Scot and Mussey observed abnormal menstrual pattern in 56% of myxedematous patients. Menorrhagia and metrorrhagia alone or combined conteststituted abnormal pattern in 75% of patients(4).
Wilansky et al showed a prevalence of 22% of early hypothyroidism by thyrotropin releasing hormone test in menorrhagic women, that is much higher than that found in general female population .(5)
Joschi et al showed 44% of the women with menstrual abnormality were apparently euthyroid. Menstrual irregularity was significantly more frequent in hypothyroidism or hyperthyroidism as compared to control cases and in more than 45% of cases this preceded the appearance of goiter or clinical sign and symptoms.(6)
Our study too had apparently euthyroid patients none showing signs and symptoms of thyroid disease but with TSH assay 15 patients were found to have subclinical disease.
Menstrual disturbance in thyrotoxicosis is two and half times more frequent than in normal general population. (7)t
Our study showed menstrual irregularities to be significantly more frequent in patient with thyroid dysfunction concluding that systematic study of thyroid function in dysfunctional uterine bleeding is warranted.
Goldsmith demonstrated a 70% occurrence of ovulatory failure in patients with hypothyroidism while 20% had normal ovulation. 72.2% of patients with thyrotoxicosis had ovulatory cycles.(8)
Our study showed 85.7% of hypothyroid patients had anovulatory cycles. 14.3% had ovulatory cycles.
These studies shows that thyroid disorder are more common in patients with dysfunctional uterine bleeding. Both hypothyroidism and hyperthyroidism may result in abnormal uterine bleeding.Thyroid function should be done in patients presenting with dysfunctional uterine bleeding.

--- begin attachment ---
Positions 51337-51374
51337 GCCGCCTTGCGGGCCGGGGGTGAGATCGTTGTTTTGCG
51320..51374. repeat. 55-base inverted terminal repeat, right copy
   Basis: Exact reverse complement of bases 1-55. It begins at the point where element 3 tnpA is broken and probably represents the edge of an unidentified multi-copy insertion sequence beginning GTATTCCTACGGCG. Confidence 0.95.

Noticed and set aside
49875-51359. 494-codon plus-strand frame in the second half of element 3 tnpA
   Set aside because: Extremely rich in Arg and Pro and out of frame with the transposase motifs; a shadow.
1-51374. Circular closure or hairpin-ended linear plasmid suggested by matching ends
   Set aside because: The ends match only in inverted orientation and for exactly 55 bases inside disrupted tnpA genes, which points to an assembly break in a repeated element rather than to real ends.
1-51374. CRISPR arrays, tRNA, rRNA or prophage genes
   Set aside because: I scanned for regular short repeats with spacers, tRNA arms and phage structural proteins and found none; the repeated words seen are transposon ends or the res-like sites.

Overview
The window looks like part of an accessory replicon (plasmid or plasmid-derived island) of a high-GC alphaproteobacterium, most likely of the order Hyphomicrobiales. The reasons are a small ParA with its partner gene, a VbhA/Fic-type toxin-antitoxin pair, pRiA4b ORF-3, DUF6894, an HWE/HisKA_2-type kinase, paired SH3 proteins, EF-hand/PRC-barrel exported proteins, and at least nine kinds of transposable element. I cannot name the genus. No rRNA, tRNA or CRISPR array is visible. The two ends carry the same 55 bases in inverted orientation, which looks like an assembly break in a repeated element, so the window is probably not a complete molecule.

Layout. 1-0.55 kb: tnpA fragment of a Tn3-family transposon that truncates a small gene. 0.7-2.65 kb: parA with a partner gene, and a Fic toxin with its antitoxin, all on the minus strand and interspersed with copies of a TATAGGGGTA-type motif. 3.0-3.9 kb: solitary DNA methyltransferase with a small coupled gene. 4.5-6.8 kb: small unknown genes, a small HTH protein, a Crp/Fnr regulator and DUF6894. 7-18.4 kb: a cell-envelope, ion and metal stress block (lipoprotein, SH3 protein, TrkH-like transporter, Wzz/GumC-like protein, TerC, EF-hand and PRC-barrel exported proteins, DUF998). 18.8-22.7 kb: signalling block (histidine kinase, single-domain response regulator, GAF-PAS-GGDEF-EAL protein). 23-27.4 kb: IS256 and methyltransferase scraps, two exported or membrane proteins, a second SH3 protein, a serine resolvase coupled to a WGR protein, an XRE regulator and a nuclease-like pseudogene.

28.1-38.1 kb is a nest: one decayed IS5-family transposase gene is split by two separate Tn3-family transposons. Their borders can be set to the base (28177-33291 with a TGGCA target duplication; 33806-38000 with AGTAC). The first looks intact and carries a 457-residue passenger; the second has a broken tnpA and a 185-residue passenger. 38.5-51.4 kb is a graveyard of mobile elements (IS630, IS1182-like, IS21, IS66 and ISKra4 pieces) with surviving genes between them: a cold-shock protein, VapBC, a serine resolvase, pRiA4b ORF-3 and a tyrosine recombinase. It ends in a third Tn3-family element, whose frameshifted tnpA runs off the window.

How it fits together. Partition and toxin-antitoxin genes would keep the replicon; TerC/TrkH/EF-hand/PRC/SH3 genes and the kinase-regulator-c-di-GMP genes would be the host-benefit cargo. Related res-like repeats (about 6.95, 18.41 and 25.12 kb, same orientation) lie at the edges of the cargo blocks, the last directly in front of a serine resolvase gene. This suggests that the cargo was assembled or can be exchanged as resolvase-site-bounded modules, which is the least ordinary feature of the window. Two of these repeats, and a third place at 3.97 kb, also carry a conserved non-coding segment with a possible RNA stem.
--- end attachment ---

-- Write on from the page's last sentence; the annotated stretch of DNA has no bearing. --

The menstrual irregularities are significantly more frequent in patients with thyroid dysfunction and may precede thyroid dysfunction. Further systematic study of thyroid dysfunction in dysfunctional uterine bleeding is warranted.


1. Isadore N. Rosenberg. Menstrual instability in thyroid disease. Clin Obstet Gynecol 1969; 12(3): 755-70.
2. Cope E. Dysfunctional uterine bleeding. Br Med J 1971; 2(762): 631-2.
3. Ralph CB and Morris ED. The menstrual pattern in hyperthyroidism and subsequent post therapy hypothyroidism. Surg Gynec Obstet 1955; 100: 19-26.
4. Scot JC and Mussey E. Menstrual patterns in myxedema. Am J Obstet Gynaecol 1964; 90: 161-65.
5. Wilansky DL, Griesman B. Early hypothyroidism in patients with menorrhagia. Am J Obstet Gynaecol 1989; 160:673-7
6. Joschi JV, Bhandarkar SD, Chadha M, Balaiah D, Shah R. Menstrual irregularities and lactation failure may precede thyroid dysfunction on goiter. J Postgrad Med 1993; 39(3): 137-41.
7. Krassas GE, Pontirides N, Kaltsas J, Papadopoulou P, Batrinos M. Menstrual disorders in thyrotoxicosis. Clin Endocrinol 1994; 40 (5): 641-44.
8. Goldsmith RE, Sturgis SH, Leiman J and Standbury JB. J clin Endocrinology 1952; 12: 846-55.